Flat White

Don’t take health care reform off the election agenda

28 June 2016

7:03 AM

28 June 2016

7:03 AM

Monetarism: tick. De-nationalisation of industry: tick. Europe: big new tick.

The results of the Brexit referendum are more significant than just a victory for the Leave campaign. It marks another stunning and epochal triumph for the ideas and principles of the Tory ‘rebels’ of the post-war period.

The rebels — who included the intellectual godfathers of Thatcherism — resisted, and mounted the intellectual case against the reshaping of Toryism under the leadership of Harold MacMillan in the 1950s and then under Ted Health in the 1970s.

The Leave victory is both a win for the principles of national sovereignty and parliamentary democracy, but also – given the socialist nature of the EU project – a win for those who want smaller government and to ensure the commanding heights of the economy are in private hands.


We should take much heart from the victory of those who have played the long game and taken inspiration from their forebears. Nevertheless, there remain blind spots in the agenda of the centre-right — not only in the UK but in Australia as well.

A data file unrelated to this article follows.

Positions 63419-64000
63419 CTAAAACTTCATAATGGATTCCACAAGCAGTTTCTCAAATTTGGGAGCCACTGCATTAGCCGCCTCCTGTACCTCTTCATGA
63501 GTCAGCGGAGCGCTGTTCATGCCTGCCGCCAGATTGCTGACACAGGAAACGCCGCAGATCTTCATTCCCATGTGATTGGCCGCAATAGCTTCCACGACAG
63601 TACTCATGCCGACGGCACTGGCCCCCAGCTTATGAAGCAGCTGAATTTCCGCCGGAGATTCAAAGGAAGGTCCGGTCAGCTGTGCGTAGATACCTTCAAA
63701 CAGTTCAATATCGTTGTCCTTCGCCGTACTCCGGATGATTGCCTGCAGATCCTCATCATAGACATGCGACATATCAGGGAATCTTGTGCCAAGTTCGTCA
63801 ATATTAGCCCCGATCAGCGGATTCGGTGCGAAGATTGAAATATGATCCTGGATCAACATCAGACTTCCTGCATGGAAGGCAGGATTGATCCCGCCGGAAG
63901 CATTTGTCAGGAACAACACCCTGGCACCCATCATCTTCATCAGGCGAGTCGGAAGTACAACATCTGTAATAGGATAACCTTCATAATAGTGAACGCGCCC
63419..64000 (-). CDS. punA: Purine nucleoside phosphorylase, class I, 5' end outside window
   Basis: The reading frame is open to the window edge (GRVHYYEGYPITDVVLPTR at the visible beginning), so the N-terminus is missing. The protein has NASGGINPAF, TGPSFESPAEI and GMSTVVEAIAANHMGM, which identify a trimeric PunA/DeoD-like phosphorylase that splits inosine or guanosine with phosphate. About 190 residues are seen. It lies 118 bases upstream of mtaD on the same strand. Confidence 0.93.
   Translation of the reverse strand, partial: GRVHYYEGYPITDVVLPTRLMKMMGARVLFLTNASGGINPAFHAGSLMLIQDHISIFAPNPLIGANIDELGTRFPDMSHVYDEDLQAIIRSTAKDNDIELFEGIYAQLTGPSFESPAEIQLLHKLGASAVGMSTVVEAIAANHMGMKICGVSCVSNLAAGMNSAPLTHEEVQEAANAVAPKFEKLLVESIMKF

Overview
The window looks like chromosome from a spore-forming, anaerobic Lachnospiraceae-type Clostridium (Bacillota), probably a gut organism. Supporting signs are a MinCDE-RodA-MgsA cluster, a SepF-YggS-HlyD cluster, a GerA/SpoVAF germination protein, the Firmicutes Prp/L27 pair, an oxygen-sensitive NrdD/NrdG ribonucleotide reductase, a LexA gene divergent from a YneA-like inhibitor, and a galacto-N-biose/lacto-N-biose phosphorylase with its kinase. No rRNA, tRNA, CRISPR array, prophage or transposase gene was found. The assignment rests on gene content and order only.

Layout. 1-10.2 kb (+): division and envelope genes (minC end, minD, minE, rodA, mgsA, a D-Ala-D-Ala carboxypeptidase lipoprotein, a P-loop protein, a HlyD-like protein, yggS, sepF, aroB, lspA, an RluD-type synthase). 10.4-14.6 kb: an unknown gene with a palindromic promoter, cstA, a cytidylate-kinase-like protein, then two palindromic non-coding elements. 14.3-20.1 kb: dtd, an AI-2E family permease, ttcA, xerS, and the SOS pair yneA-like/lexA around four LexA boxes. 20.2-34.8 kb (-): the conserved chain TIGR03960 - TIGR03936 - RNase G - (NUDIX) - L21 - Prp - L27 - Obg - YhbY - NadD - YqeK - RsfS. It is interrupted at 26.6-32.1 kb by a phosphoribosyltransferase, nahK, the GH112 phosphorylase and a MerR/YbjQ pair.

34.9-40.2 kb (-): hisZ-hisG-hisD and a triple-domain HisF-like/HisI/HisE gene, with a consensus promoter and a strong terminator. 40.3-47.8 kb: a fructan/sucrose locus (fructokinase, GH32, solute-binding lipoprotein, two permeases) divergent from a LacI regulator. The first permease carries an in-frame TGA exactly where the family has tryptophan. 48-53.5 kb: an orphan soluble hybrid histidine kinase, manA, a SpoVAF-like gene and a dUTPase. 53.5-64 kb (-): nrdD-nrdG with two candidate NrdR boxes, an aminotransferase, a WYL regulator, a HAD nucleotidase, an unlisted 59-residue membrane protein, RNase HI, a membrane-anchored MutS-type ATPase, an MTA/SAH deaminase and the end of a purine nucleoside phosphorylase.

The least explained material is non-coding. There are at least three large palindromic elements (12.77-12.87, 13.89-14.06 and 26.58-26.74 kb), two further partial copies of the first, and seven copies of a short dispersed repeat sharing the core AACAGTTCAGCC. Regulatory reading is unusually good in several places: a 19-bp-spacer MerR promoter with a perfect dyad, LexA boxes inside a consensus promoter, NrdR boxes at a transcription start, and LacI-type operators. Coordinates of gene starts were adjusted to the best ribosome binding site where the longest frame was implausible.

Thatcher was content to leave the socialist National Health System untouched by her government’s de-nationalisation policies. The reasons for this was political — the level of popular support for the NHS made it untouchable.

This is not dissimilar to the situation at our current federal election, where Malcolm Turnbull has been forced for electoral reasons to promise that Medicare will never be privatised.

Health reform is needed to both balance the public finances and reduce the size of government. But it is politically difficult to achieve because health is a key commanding height of politics — an issue that can make or break governments.

If the centre-right is to prevail on the subject of health, a viable political strategy is needed to achieve reform. My extended thoughts on what that strategy should be are set out in my forthcoming article in next week’s Spectator Australia.

The post Don’t take health care reform off the election agenda appeared first on The Spectator.

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